In 2012, the New York State Legislature and Gov. Andrew Cuomo authorized one such new approach, an initiative called “Close to Home.” Close to Home was designed to ensure that the state’s juvenile justice system implemented practices consistent with the best research on how to effectively work with young people. The core principle of the approach was simply a recognition that justice-involved youth fare better when they remain connected to their families and communities.
From that principle sprung seven others: 1) public safety; 2) accountability; 3) evidence-based and evidence-informed treatment; 4) educational continuity and achievement; 5) community integration; 6) family engagement and collaboration, and 7) permanency.
After several challenging years, during which the state struggled to develop a continuum of services and placements in the Greater New York area as a replacement for far-flung facilities, Close to Home has succeeded in its two principal goals: 1) removing New York City’s youth from large, dangerous, expensive and ineffective facilities far from their homes; and 2) bringing the majority of New York City’s justice-involved youth home to the city, or the immediate area. Between 2016 and 2017, the state also saw other significant accomplishments, including a 41 percent decrease in AWOLs from limited secure placements, a 38 percent decrease in physical incidents, a 93 percent academic achievement rate and a 91 percent participation rate in community supervision programs.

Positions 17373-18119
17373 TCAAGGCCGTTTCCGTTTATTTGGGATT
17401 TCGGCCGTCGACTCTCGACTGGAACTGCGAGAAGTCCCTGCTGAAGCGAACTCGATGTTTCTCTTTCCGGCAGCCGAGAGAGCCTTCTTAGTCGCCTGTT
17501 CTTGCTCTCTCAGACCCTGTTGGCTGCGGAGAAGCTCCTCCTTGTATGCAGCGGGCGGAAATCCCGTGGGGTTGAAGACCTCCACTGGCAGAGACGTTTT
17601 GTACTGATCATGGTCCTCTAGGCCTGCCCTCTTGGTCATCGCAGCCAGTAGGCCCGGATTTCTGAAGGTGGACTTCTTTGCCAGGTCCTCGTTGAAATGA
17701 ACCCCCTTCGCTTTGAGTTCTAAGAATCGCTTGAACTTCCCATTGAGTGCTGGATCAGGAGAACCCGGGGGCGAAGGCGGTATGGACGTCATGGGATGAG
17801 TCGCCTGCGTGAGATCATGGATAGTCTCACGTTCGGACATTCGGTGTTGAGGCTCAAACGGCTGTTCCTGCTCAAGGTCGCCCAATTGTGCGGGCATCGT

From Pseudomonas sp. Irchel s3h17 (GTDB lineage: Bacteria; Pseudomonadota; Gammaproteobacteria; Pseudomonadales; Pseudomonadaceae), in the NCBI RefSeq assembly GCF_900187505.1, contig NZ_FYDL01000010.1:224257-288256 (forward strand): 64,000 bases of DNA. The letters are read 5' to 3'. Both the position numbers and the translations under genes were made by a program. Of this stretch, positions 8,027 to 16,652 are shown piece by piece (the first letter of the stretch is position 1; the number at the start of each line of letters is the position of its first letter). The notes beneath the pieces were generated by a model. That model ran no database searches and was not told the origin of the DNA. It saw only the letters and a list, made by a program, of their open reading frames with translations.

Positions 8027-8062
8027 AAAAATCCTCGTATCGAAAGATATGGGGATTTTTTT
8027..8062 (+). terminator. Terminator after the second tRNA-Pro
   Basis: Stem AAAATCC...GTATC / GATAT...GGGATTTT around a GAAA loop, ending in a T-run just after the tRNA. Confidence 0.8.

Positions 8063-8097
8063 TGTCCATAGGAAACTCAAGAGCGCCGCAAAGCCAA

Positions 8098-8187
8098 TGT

The New York experience is by no means a template. It does however provide a framework for other jurisdictions to begin with the proposition that rather than sending them up the river, we might improve outcomes for our young people by keeping them closer to home.
The path was not an easy one, however. In the first two years of the program, as providers and young people struggled to adjust to the new reality, there were more than 1,000 AWOLs and even one high-profile crime in which a man was tragically killed. Facilities reported physical altercations resulting in the use of restraints and there were hundreds of arrests. But New York stayed the course. By 2016 — 2017, the state saw significant progress, including a 41 percent decrease in AWOLs from limited secure placements, a 38 percent decrease in physical incidents, a 93 percent academic achievement rate, and a 91 percent participation rate in community supervision programs.
Still, the state legislature opted not to fund the program going forward, contending that New York City, rather than the state, should bear the responsibility of funding it. This raises questions for other jurisdictions considering an approach such as this, including how localities might push for language in authorizing legislation committing the state not to punish success with reduced appropriations.
The New York experience is certainly a mixed bag, and by no means is their path a template. It does, however, provide a framework for other jurisdictions to begin with the proposition that rather than sending young people up the river, we just might improve their outcomes by keeping them closer to home.
Marie N. Williams, J.D., is senior program officer at the Stoneleigh Foundation. Before that she was immediate past executive director of the Coalition for Juvenile Justice and a longtime advocate for social justice causes.